GTD Step 2: Processing

In the GTD methodology, processing is the act of deciding what to do with each item that has been captured. It's fairly straightforward: take each item, and decide whether to do it, defer it, delegate it or dump it.

Most importantly - nothing goes back in the in tray.

Processing steps

Take each item from the capture pile, and ask yourself "is this item actionable?". In GTD, an item is actionable if you need to do something about it.

If the item is actionable

Decide on what action (or actions) are required. Depending on the item this can take some time. Once there's a clear picture on what to do:

  • If it will take <= 2 minutes, do it immediately
  • If it can be delegated, delegate it to someone and track it on a "waiting" list
  • If it will take more than one action to complete, add it to the "projects" list and add the first action to this project
  • If it takes a single action, add a single and well-defined item to the "next actions" list and attach an approriate context where the action can be done (e.g. "at store" or "at work")
  • Otherwise, defer it:
    • If it HAS to be done on a specific date, put it on the calendar
    • Otherwise put it on a context-appropriate todo list

If the item is NOT actionable

  • If it is something to possibly be worked on in the future, add it to the "someday/maybe" list
  • If it is reference information, file it
  • Otherwise, discard it

Processing an item should take around 30 seconds.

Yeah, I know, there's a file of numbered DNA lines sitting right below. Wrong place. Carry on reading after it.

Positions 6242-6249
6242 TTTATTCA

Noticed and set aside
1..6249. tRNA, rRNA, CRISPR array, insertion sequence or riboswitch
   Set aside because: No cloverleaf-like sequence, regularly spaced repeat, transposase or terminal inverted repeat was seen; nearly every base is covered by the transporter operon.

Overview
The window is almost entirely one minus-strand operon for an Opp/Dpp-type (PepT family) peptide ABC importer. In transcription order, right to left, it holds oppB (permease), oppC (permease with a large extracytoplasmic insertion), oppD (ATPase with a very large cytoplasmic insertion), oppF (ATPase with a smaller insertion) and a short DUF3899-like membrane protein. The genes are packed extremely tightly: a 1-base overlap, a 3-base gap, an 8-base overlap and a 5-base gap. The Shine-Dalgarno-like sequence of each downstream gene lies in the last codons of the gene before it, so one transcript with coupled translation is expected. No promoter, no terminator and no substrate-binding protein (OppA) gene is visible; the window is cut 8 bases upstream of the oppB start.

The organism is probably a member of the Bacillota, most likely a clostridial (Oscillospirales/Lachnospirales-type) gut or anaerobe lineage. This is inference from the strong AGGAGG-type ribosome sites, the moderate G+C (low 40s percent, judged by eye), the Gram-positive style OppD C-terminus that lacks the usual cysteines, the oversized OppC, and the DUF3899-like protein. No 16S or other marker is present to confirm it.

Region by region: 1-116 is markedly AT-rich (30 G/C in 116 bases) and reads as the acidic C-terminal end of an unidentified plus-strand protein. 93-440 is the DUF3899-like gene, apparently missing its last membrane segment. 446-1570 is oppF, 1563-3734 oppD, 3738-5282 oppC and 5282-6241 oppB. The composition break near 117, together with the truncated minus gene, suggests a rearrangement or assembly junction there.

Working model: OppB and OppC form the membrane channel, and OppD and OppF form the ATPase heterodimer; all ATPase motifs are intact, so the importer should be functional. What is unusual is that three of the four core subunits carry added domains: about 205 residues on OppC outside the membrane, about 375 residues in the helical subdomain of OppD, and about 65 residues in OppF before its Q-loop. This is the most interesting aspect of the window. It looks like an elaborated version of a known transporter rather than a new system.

Initial processing

I had so much stuff during my initial processing phase that I decided to do a fast triage to make it a little easier. It's not an approach I recommend, but I didn't want to miss any tasks that due in the next few days.

I ended up with three separate piles:

  1. Items I knew were going to be filed. This included things like utility bills, tax forms, insurance documents, receipts older than the current tax year etc
  2. Items for current or recent projects went back into the in tray (I know I broke the most important rule)
  3. Items that belonged to other projects or didn't really have a set place went to a third pile

Anything that would take under a minute got done during triage. This was mostly small things like "I need to this address in my address book" or "I need to put this receipt in my 2019 my tax folder".

Everything else went straight into the recyle bin.

During normal processing I would not take this approach, but after my initial capture I had over a year's worth of items and it was quite overwhelming. It made sense to batch things up to me, as I'm usually in a creative mood when I'm filing items.

One surprising thing was just how much ended up getting discarded. Around half of the items I processed were either already done, or were things I didn't want any more.

Other things I noticed:

  • The two minute rule is a huge help. There were so many things I'd put off that could be done quickly, and getting them all out of the way was a relief.
  • It's worth putting time into thoroughly deciding what to do. Sometimes I'll get lazy and add a next action that isn't well-defined. This means I have to spend extra time when going through my actions list because I'm having to process items twice. I always end up procrastinating on tasks that aren't well defined.

I was expecting a huge list of next actions after processing, but ended up with around 50 projects and maybe 200 next items. A good chunk of items also went on my "someday/maybe" list, but I think if I was being realistic I could ditch 50% of them.

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